Cuba says it will send nearly 300 more doctors and nurses to West Africa to help fight the Ebola epidemic.
The Cubans will work in Sierra Leone, Guinea and Liberia, Regla Angulo, head of the Cuban medical relief agency, said in a statement on Friday.
The announcement means that up to 461 Cuban medical personnel would have been sent to help address the epidemic spreading across West Africa.
Angulo said the staff were currently undergoing intense training ahead of their deployment, working in a mock field hospital of the kind they expected to find in the region.
Cuba's decision comes as health experts from 16 European countries urged their governments to massively scale up manpower and resources to fight the Ebola epidemic, now threatening "the entire world".
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European countries should urgently send trained medical staff, field laboratories, protective clothing, disinfectants and basic tools such as electricity generators, 44 public health professionals and academics wrote in The Lancet medical journal.
"After months of inaction and neglect from the international community, the Ebola epidemic in West Africa has now spiralled utterly out of control," said their open letter.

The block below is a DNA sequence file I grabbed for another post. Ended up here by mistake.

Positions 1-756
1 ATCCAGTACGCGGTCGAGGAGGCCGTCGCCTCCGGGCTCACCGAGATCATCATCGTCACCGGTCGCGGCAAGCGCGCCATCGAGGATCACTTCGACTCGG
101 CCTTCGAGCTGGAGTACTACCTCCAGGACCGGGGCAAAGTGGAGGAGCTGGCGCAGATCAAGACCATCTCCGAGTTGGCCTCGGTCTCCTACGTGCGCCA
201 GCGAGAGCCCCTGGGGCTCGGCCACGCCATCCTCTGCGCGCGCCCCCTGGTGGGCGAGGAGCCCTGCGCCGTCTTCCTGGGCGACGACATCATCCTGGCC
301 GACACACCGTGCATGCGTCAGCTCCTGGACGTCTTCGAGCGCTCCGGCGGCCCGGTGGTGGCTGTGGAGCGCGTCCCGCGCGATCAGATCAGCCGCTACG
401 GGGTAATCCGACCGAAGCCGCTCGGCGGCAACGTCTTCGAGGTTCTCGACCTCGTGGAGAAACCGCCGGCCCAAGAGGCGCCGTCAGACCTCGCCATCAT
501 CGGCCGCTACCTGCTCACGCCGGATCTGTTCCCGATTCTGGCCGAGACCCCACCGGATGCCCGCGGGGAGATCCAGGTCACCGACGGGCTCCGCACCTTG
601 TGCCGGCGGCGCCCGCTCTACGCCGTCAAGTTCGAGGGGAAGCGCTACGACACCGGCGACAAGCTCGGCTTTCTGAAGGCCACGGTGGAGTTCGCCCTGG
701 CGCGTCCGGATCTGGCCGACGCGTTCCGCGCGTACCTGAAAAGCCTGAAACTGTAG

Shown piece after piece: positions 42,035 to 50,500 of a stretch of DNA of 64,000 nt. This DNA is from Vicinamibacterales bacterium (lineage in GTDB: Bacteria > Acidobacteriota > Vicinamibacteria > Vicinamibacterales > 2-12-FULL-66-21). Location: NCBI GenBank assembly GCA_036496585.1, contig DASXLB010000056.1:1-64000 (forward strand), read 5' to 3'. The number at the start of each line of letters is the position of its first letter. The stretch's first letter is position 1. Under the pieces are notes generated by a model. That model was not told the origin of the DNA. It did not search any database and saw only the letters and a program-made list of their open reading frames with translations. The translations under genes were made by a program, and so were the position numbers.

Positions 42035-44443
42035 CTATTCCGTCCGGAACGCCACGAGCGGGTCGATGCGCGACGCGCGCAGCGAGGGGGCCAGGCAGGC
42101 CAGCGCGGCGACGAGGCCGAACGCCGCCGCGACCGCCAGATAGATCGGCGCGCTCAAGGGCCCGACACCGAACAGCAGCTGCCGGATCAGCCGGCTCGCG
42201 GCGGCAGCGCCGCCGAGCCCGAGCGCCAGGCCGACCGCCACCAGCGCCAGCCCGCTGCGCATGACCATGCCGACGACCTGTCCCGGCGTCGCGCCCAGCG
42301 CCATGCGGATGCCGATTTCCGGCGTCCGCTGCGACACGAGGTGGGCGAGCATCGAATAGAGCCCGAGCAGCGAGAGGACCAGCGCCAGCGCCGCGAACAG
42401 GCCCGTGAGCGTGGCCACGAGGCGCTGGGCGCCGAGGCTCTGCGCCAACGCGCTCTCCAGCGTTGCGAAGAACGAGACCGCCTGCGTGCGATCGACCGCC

"Today, the virus is a threat not only to the countries where the outbreak has overwhelmed the capacity of national health systems, but also to the entire world.
"We urge our governments to mobilise all possible resources to assist West Africa in dealing with this horrific epidemic."
On Thursday. US President Barack Obama said the global community had not done enough to respond to the crisis.
"There is still a significant gap between where we are and where we need to be," Obama said on Thursday while addressing a high-level UN meeting on Ebola.
Margaret Chan, director of the World Health Organisation, addressed the Ebola meeting before Obama.
Chan said the virus was "still running ahead, jumping over everything we put in place to slow it down".
The American government has dispatched 3,000 US troops to Liberia to set up facilities and form training teams to help treat patients.
The deadliest Ebola epidemic has infected more than 6,200 people in west Africa and killed nearly half of them since late last year, according to the World Health Organisation (WHO).
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